Why Does Government Keep Screwing Over SMEs?

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The British government is neglecting its duty to support SMEs, and missing significant cost savings in the process, says Sophie Curtis

There is a worrying theme running through several of the public sector IT stories that have emerged over the past few weeks. Everywhere I look, fierce discussions are going on about the government’s apparent failure to capitalise on the agility and cost-saving potential of buying IT from small and medium-sized businesses (SMEs).

In a speech to a government procurement conference on 11 February 2011, prime minister David Cameron gave a pledge to ensure that 25 percent of all government contracts are awarded to small and medium-sized enterprises. “If we meet this goal it will mean billions of pounds worth of new business opportunities for SMEs,” he said.

The government has since downgraded that pledge to an “aspiration”. But it seems as if the tide could now be moving in the opposite direction. According to Mark Taylor, CEO of Sirius and lead for the New Suppliers to Government working group, the government is now doing less business with SMEs than a few months ago.

Government neglecting SMEs?

His suggestion is backed up by two recent events. The first was a freedom of information request by the BBC, which revealed that the government continues to spend billions on proprietary software, despite promising earlier this year that it would create a level playing field for open source software and impose compulsory open standards.

As the majority of open source companies are also SMEs, this seems to reinforce the feeling that government is neglecting its duty to foster small business innovation, and missing out on potential savings in the process.

The second event was a Westminster eForum held earlier last week on the subject of cloud computing and the so-called G-Cloud. While Martin Bellamy, director of change and ICT at the Ministry of Justice, encouraged SMEs to “come forward and be part of this,” the overriding message from attendees was that SMEs just aren’t getting a look-in.

Meanwhile, in a recent interview in the Telegraph, Crown Representative for SMEs Steven Allott said it would be two years before government stopped excluding SMEs from procurement. With the coalition one and a half years into its term already, it seems increasingly likely that this will end up, as Taylor puts it, “another sensible policy running aground on the rocks of Whitehall”.

Opposing forces

But is this apparent failure to tap into the SME market really the fault of the coalition, or is government IT just caught up in a conflict of interests?

As Taylor points out, two recent reports – Sir Philip Green’s Efficiency Review and the Consultancy and Contingent Labour Strategy – both push for consolidation within the supply chain, to achieve greater efficiency and economies of scale. These are therefore in direct conflict with the government’s stated aim to end the oligopoly of big business and open up the market to new providers.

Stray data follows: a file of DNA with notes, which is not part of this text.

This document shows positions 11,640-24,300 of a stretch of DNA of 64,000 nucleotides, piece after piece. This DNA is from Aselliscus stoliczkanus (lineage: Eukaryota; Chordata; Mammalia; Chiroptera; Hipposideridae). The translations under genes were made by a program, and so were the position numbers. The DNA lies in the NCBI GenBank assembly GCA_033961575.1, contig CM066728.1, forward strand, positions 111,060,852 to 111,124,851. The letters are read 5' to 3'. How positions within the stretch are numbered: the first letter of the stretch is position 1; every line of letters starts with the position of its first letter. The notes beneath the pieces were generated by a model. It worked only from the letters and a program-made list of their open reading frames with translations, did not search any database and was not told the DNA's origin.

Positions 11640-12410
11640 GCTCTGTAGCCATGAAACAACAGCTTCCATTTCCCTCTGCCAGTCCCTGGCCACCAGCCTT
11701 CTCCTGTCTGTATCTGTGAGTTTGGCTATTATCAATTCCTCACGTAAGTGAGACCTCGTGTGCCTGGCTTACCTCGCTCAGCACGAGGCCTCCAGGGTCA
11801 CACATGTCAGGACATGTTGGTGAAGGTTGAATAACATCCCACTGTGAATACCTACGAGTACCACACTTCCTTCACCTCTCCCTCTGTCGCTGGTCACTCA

Meanwhile, an important issue raised at the Westminster eForum was the question of security in the cloud. When it comes to the G-Cloud, protecting the confidentiality of government data is paramount, and the project simply will not work unless the technology solutions are water-tight.

By terminating contracts with large incumbents and introducing multiple small providers, you add more links to the chain, and the risk of information leaking out inevitably increases. Public sector organisations are already notorious for leaking sensitive data, through loss of devices or inadequate security measures. The additional complexity of coordinating multiple suppliers could exacerbate the problem.

Fostering innovation

While these are reasonable objections, they are not unresolvable. If the government is serious about fostering innovation in this country, it needs to start supporting small businesses and setting an example, rather than using the complexity issue as an excuse not to take action.

As Taylor (pictured) points out, there are significant advantages to levelling the playing field for SMEs, including lowering government IT costs, (the government currently spends around £20 billion every year on IT), and providing more innovative solutions that can adapt to the specific needs of government departments.

“Talking about ‘we can’t do positive discrimination’ is the best proof there is no real commitment to change, since nobody is asking for ‘positive discrimination’,” said Taylor in a blog post, “we are simply asking for the restrictive practices to stop!”

The government should be choosing solutions based on what offers the greatest benefit to the country and the economy, rather than falling back on the most convenient option. SMEs provide Britain with jobs, economic growth and innovation, and the government has a duty to set and example and support them.

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